Those of us who live in urban metro areas often see news reports of juvenile violent crime. Many rural areas don't have media covering news like that, which gives rural folks a false impression that juvenile violence only happens in or near cities.
Truth is juvenile crime happens everywhere. That's why many politicians, particularly at election time, propose ways to reduce it.
Attorney General Jeff Landry, who's running for governor in the fall, is one such politician, as is Kenner state Rep. Debbie Villio. Both want to do something about juvenile crime by creating the Truth and Transparency in the Louisiana Criminal Justice System Pilot Program via Villio's HB 321.
As conceived, I'd title Villio's measure the Open Path to Nail More Black Teenagers Pilot Program.
The original draft of HB 321 suggested that "transparency" in the juvenile justice system means giving the public access to detailed information about juvenile offenders so the public would know which kids are causing problems.
By law, juvenile records are sealed. The idea behind that is to recognize that young offenders deserve a chance to start over — without the stain of a juvenile record — when they turn 18.
Villio's bill initially designated three of Louisiana's 64 parishes — Orleans, East Baton Rouge and Caddo — for a pilot program that would release the names of juvenile offenders. Those three parishes have cities with large Black populations: New Orleans, Baton Rouge and Shreveport.
The idea triggered a quick backlash. The bill now includes the entire state.
As amended, the "transparency" measure would make all sorts of information available about juveniles who are at least 13 years old and commit crimes that would be considered violent criminal offenses if committed by adults.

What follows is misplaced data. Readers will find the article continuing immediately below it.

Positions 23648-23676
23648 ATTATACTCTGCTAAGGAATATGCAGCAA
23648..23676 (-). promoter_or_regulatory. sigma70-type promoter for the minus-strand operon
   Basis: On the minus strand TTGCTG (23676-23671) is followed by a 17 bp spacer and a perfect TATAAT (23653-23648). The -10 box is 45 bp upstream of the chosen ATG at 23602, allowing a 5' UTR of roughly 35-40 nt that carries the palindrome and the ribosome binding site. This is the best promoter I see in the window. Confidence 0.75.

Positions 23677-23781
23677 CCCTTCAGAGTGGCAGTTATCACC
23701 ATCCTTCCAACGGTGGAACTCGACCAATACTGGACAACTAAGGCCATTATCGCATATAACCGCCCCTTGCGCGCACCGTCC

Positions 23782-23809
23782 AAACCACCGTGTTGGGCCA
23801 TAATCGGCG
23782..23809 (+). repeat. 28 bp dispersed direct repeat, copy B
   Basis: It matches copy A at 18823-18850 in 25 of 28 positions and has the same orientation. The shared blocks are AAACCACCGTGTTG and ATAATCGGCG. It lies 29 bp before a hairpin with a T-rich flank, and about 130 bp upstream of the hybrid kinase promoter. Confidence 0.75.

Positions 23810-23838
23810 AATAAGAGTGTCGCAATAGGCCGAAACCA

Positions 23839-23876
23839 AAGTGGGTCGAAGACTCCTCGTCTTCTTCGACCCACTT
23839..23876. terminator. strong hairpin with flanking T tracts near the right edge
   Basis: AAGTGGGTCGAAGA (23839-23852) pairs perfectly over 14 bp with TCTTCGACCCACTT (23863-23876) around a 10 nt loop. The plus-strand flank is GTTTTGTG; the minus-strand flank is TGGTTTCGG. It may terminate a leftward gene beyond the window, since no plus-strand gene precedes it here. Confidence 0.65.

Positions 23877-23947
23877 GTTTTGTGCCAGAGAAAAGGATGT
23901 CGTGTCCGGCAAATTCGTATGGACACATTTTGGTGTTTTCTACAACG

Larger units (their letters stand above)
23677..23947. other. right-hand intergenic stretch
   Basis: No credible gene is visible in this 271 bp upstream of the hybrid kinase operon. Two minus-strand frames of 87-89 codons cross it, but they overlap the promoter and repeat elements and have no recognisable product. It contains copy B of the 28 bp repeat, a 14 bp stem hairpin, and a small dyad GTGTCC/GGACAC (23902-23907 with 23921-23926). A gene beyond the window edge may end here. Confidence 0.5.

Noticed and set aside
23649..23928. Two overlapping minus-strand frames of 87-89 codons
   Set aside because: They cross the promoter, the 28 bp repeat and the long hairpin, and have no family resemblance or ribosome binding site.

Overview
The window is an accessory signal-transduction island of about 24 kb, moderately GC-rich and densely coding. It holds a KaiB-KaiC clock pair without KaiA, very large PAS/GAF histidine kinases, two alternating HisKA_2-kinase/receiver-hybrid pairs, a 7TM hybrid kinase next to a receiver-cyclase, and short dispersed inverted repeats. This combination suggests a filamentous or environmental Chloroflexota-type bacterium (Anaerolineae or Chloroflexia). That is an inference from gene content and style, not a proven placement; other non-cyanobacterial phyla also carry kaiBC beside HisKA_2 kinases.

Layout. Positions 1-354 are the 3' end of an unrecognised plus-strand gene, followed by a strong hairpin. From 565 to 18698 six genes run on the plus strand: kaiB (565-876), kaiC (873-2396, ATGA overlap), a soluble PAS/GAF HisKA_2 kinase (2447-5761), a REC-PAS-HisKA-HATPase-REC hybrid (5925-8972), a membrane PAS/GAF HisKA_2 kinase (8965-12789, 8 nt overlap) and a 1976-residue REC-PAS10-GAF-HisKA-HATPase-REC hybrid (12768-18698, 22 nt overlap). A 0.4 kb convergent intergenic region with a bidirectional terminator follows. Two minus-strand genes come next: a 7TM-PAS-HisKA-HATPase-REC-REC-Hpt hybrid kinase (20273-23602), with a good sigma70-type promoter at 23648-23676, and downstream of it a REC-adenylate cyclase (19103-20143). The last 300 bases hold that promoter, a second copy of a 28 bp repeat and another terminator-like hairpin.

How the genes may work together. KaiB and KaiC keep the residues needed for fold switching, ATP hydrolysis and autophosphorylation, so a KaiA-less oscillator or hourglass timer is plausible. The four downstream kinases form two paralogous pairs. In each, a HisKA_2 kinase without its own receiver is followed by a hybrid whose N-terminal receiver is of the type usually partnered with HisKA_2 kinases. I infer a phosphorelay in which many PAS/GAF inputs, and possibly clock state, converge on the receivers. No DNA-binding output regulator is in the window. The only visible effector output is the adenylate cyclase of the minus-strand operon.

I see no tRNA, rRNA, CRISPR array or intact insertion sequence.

That newly available information would include the names of the defendant as well as the judges and attorneys involved; arrest and summons info; bail and custody decisions; charge dismissals; hearings on "all motions or status conferences," and more.
That's just wrong.
Whether the children affected by HB 321 are Black, White, Latino, Asian or Indigenous, they should not be smeared with a criminal record that can be found with a Google search or on a state website.
After listening to attorney general candidates talk about crime and other issues at Wednesday's Public Affairs Research Council of Louisiana conference in Baton Rouge, I asked Landry and some AG candidates about Villio's measure.
According to the AG's gubernatorial campaign, Landry and his team came up with the idea. They worked with Villio and her team to draft HB 321 and, with help from clerks of court, to amend it.
The AG said the bill could play an important role in fighting crime. In his view of crime, "Juveniles are responsible for a lot of it." He said the effort is in response to Louisianans who say, "We want to be able to police kids in our neighborhoods."
Landry adds that providing juvenile court information would help citizens do that. "This is community policing," he told me in an interview. "You have a right to know."
Landry's solicitor general, Liz Murrill, wants his job. They're in sync on lots of issues, but not this one.
Murrill agrees with the intent, but she didn't like the 3-parish focus. By including all parishes, she said, "We'd have some data to compare." Still, she expressed concerns about exposing juvenile records.
State Rep. John Stefanski, another candidate for state AG, was blunt. "I have deep concerns about releasing juvenile records and would really have to be convinced about why that's going to help with crime problems," he said.
Marty Maley, a former assistant district attorney now running for Landry's job, agrees with Stefanski. "We certainly have to do something about violent crime," he said, then added, "I'm not sure this is a great idea." Why? "We have a juvenile justice system for a reason."
Another AG candidate, John Belton, the district attorney for Lincoln and Union parishes in northern Louisiana, said he wanted to check in with the Louisiana District Attorneys Association before responding. I didn't hear back on that. I reached out to the LDAA. I didn't hear from that organization, either.
I don't fault anyone for wanting to help citizens get more involved and better informed, but HB 321 is an emotional and political response to a complex problem. Landry and Villio are right that something has to be done, but wrong with this approach.
And it's telling that every candidate for Landry's current job who expressed an opinion on HB 321 had serious concerns about it.
This one isn't tough. HB 321 deserves to die.